To me, this means always being hungry for knowledge by not only perfecting what I know but taking the effort to push outwards to subjects that I don’t know; working towards learning all the different screws and bolts that make up the sustainable energy industry. It was a good slap in the face to stop being complacent and to be more hardworking in striving to perfect my skills in order to etch my place in the corporate world.

Be confident. Speak up.

Miranda is one bad mamma jamma who is very confident in what she wants and unafraid to voice her unedited opinion.

Although we do get to see some vulnerable moments from her, for the most part, Miranda exudes this sense of knowing who she is which I feel ties into my first point. I think that sort of confidence comes from accomplishing major feats through your own hard work, dedication, and experience.

Her character reminded me of the importance for women to especially be confident in themselves and their opinions, for them to be unafraid to raise their voice if they don’t agree with something and to know how to stand up for themselves.

Presentation matters.

Sorry but looks do matter whether you work for a fashion magazine, energy company, bank, or as a street vendor. Miranda always looked her best. ALWAYS. I think this added to the respect people had for her and set a standard where even her employees wanted to emulate that.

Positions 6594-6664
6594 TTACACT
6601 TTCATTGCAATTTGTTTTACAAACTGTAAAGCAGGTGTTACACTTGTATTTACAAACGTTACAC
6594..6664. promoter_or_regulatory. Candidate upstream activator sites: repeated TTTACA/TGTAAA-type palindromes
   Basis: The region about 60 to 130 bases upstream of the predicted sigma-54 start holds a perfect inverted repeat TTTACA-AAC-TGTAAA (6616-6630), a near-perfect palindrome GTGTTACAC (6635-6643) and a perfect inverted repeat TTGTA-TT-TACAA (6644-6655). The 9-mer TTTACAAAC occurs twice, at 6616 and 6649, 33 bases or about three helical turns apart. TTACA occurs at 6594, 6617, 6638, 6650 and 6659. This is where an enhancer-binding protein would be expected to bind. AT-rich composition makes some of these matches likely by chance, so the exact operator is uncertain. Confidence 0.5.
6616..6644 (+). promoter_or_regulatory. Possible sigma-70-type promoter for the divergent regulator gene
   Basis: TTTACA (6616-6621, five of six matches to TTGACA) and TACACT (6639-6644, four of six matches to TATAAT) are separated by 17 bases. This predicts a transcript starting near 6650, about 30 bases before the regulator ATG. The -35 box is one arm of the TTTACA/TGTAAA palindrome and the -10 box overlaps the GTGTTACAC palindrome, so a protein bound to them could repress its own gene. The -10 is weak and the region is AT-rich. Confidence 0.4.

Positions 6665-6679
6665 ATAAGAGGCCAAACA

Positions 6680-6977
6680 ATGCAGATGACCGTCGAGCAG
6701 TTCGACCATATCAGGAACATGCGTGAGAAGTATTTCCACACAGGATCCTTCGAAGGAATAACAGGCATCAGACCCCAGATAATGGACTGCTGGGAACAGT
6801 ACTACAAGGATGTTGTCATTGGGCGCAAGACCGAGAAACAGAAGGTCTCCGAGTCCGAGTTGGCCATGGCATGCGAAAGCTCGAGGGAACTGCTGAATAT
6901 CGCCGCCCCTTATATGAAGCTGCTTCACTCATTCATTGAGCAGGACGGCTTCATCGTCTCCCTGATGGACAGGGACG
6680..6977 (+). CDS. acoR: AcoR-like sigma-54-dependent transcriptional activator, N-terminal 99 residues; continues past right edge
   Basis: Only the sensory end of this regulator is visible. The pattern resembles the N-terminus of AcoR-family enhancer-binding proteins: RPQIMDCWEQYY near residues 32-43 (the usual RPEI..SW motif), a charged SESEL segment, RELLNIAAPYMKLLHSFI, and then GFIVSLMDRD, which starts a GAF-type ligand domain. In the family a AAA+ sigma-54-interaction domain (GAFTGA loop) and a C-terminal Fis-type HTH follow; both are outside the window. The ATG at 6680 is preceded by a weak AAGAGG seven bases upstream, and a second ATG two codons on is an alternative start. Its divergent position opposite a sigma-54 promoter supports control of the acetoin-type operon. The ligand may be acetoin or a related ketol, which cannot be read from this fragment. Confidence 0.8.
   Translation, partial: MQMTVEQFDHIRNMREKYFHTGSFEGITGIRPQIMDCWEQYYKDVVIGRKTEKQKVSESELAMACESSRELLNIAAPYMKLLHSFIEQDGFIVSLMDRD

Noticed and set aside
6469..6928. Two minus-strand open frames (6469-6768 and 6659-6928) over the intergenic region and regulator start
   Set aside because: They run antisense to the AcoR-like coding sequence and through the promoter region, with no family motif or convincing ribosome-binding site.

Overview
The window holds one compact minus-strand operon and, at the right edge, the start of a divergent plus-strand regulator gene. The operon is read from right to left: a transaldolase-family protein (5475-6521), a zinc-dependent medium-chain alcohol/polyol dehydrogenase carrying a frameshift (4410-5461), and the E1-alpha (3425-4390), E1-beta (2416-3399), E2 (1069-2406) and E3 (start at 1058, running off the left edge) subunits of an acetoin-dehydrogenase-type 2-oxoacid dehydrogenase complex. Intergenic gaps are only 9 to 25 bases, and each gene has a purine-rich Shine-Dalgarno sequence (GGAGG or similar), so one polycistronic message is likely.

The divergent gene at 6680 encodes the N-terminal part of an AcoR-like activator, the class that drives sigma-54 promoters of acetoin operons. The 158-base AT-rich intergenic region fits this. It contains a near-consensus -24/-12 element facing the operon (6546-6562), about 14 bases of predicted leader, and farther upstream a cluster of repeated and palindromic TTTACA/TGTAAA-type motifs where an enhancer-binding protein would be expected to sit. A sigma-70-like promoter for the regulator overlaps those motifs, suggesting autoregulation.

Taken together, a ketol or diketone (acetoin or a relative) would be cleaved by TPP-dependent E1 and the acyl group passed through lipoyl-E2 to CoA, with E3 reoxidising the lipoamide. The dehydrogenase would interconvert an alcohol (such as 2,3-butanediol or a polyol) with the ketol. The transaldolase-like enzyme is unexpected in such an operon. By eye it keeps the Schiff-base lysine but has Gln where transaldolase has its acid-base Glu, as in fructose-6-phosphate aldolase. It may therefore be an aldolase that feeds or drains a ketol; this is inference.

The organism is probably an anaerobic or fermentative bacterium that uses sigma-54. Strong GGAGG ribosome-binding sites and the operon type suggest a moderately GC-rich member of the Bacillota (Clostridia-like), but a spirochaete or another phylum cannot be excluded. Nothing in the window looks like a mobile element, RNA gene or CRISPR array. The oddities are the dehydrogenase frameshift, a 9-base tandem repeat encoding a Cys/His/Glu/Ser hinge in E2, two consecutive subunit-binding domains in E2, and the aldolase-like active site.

You don’t have to look like you just walked off a Karl Lagerfeld runway but especially in a corporate setting how you present yourself can set a precedence on how people perceive you and whether or not they decide to listen to what you have to say.

Does it suck? yes but that’s life, humans are primal beings that rely on our visionary sensors to get a first impression of the people we meet and this is evermore true at work. I believe we initially judge people according to how they look but how we continue to perceive them after that should not be solely based on that.

Looking your best adds a flare of confidence to yourself, you just have to define what that means to you and run with that.

Set your standards. Stick to them.